Thinking ape


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Thinking ape
2016 Oil on photo on dibond, 120x80 cm
Following the Apeldoorn Coda Museum and Museum MORE Gorssel
In the Coda museum are three exhibitions; The Weather Diaries, which is Scandinavian art, Teun Hocks (1947) with photographic art, and a jewellery exhibition. Artists were photographed in Iceland for The Weather Diaries. You see enormous photographs of homemade clothing fabrics and scenes in the rugged landscape. Women wrapped in rust-colored synthetic hair by Hrafnhildur Arnardóttir (1969), better known as ‘Shoplifter’. Evelien and I immediately remember our visits in 2006 to the Museum of Modern Art in Reykjavik. There, Shoplifter had the same synthetic hair made into a large braid on the floor, and a sculpture of wigs, into which you could put your head.
The photographic paintings by Teun Hocks, currently exhibited at Torch Gallery in Amsterdam, are well worth the effort. It looks as though he has painted pictures on photographs. They are imaginative scenes. The artwork in combination with photography has a mysterious, fairytale atmosphere. It is humorous too. Teun himself is always the protagonist in his photographs, located in a row of cardboard boxes the same height as the skyline in the background. The alarm clock is also in a box. Teun sleeps in a birds’ nest, always in the same light blue striped pyjamas. Or Teun stands by a window with masks and party hats in the middle. His glum face beneath the cap is reflected in the window.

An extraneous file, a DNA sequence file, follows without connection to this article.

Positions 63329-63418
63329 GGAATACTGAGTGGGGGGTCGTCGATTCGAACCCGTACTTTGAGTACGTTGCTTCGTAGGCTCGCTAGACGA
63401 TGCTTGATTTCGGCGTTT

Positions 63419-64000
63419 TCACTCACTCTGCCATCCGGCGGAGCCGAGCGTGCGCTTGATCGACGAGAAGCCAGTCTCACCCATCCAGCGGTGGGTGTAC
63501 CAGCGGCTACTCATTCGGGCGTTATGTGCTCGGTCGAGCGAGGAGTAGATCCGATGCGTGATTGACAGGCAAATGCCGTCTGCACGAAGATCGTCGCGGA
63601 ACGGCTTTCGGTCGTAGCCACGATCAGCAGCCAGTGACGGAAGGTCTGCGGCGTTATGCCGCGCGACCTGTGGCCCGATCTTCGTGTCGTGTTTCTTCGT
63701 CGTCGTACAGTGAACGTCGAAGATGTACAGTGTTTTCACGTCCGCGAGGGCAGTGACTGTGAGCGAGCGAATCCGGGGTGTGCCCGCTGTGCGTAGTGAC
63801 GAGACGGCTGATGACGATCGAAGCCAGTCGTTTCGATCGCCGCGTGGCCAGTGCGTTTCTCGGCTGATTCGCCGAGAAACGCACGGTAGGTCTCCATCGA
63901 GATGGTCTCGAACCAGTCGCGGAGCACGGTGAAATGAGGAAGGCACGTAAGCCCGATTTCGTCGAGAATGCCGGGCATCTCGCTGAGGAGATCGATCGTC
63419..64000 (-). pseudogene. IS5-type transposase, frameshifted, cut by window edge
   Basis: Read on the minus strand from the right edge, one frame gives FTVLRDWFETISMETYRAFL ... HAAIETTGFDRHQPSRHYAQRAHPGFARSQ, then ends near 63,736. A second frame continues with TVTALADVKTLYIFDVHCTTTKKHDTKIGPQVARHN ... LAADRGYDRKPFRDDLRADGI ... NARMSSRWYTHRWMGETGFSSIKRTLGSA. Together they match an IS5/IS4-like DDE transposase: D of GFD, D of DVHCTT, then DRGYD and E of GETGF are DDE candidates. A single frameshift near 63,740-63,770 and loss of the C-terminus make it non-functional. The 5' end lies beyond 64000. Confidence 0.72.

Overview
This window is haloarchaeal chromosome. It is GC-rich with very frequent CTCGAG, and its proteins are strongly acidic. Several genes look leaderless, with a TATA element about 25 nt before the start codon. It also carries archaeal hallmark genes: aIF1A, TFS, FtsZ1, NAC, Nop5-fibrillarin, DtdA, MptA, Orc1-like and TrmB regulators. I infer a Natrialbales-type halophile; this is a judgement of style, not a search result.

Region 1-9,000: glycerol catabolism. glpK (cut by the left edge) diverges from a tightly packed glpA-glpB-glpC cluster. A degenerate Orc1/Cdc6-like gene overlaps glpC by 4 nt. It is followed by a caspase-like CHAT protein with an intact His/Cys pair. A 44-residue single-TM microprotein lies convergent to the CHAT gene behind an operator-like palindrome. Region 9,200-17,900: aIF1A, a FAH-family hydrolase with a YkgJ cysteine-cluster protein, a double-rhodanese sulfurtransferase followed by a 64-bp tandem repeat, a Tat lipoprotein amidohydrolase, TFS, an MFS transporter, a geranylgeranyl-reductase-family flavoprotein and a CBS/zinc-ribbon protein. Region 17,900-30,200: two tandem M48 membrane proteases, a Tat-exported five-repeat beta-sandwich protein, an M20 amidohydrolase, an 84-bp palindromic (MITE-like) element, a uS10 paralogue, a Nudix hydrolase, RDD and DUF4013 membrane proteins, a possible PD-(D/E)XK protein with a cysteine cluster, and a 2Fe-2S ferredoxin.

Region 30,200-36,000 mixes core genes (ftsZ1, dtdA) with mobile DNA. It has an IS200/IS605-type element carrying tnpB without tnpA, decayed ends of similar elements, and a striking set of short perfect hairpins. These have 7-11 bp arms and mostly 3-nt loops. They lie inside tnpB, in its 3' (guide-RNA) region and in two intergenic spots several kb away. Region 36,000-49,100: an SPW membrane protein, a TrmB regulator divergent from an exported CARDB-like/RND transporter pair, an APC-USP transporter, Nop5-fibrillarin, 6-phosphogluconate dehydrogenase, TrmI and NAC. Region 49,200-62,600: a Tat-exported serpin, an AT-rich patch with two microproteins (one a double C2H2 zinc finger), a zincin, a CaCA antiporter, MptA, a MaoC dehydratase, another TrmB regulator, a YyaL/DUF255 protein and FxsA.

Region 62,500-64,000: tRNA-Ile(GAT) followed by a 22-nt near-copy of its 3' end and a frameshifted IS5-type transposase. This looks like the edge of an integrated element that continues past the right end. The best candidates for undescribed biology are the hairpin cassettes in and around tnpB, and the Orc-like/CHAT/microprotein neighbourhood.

The More museum in Gorssel is about Modern Realism. I walk up the frosted glass steps. While I take a photo of the sunny stairwell, a larger than life-size head looks at me searchingly through a doorway from the upper hall. It is a self-portrait of Annemarie Busschers. She actually looks at herself as she examines her own face on every detail. The intense look at a face, a mouth or eye surrounded by wrinkled skin where you see the hairs coming out of the pores, closer than the closest, makes you experience something so realistic as if it were your own skin, both unnatural and extraordinarily intimate. I think I also have to expose myself. Back home I go, with chessboard under the arm, to the floodplains. Time for a photographic painting.
photo 2: Teun Hocks at Coda Museum Apeldoorn
photo3: Evelien hidden in the work of Shoplifter, Reykjavik Harbour museum 2006